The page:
ETFs vs Mutual funds – know what they are and how they are different

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ETFs Vs Mutual Funds in India: The individuals who are interested in investing may have a doubt regarding where to invest – mutual funds or Exchange Traded Funds (ETFs). One must be aware of the advantages and the disadvantages of these before making an investment. The interested individuals can also login to the official website of National Stock Exchange (NSE) at for further details.

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Exchange Traded Funds (ETFs)

As per the NSE website, ETFs are just what their name implies: baskets of securities (Indices) that are traded, like individual stocks, on an exchange. Now, unlike the regular open-end mutual funds, ETFs can be bought and sold throughout the trading day like any stock. ETFs have lower cost of transactions and annual changes compared to index funds. ETFs are considered a safer product for risk averse and first-time investors who want market linked returns.

Mutual Funds

It must be noted that a Mutual Fund is an investment vehicle that is made up of a pool of funds collected from many investors for the purpose of investing in securities such as stocks, bonds, money market instruments and similar assets, as per the NSE website. One of the main advantages of mutual funds is that they give small investors access to professionally managed, diversified portfolios of equities, bonds and other securities, which would be quite difficult (if not impossible) to create with a small amount of capital.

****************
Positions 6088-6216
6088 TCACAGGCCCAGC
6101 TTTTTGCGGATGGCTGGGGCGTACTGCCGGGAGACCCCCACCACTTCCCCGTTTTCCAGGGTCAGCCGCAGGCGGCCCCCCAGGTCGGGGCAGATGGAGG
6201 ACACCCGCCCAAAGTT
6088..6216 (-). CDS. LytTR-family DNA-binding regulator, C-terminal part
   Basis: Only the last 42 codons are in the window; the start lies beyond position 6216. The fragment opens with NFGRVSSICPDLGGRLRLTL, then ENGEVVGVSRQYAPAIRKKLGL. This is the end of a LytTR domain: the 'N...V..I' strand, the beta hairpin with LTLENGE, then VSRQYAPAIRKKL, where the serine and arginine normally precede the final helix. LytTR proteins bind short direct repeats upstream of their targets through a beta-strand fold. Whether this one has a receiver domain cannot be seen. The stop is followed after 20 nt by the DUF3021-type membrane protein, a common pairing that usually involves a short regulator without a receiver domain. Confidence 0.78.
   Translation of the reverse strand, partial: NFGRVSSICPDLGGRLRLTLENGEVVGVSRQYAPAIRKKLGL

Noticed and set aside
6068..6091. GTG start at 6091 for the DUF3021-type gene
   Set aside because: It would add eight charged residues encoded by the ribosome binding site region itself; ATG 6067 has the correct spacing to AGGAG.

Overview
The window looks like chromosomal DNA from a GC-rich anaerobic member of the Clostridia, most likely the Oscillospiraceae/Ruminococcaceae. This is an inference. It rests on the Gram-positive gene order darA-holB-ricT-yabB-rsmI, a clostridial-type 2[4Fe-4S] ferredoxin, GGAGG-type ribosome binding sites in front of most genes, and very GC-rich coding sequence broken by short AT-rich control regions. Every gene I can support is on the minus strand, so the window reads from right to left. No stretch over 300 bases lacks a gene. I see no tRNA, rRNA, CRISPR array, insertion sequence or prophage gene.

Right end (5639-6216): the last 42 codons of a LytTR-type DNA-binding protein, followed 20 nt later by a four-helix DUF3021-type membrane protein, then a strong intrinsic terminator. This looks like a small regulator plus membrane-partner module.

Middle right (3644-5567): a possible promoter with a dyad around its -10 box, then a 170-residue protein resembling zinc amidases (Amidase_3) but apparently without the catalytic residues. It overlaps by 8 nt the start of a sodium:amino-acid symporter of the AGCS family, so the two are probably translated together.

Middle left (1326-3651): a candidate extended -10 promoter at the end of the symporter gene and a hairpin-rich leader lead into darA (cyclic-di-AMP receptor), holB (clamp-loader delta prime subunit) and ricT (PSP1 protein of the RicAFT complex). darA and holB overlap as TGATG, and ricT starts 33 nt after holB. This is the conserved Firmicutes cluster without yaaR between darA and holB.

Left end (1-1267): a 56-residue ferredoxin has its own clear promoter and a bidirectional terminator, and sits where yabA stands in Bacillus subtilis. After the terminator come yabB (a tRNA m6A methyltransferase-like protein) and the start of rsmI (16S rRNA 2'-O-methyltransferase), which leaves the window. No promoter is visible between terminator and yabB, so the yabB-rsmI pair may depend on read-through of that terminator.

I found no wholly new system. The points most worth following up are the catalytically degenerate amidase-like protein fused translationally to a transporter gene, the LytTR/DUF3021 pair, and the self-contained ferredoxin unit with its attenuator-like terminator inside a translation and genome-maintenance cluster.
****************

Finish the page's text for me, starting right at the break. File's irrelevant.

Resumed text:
Comparison between ETFs and Mutual Funds

A prospective investor must note that in essence, ETFs trade like stocks and therefore offer a degree of flexibility unavailable with traditional mutual funds. Specifically, investors can trade ETFs throughout the trading day as in stocks.

In comparison, in a traditional mutual fund, investors can purchase units only at the fund’s NAV, which is published at the end of each trading day. In fact, investors cannot purchase ETFs at the closing NAV. This difference gives rise to an important advantage of ETFs over traditional funds: ETFs are immediately tradable and consequently, the risk of price differential between the time of investment and time of trade is substantially less in the case of ETFs.

It must be noted that ETFs are cheaper than traditional mutual funds and index funds in terms of fees. However, while investing in an ETF, an investor pays a commission to the broker. The tracking error of ETFs is generally lower than traditional index funds due to the “in-kind” creation / redemption facility and the low expense ratio. This “in-kind” creation / redemption facility ensures that long-term investors do not suffer at the cost of short-term investor activity.

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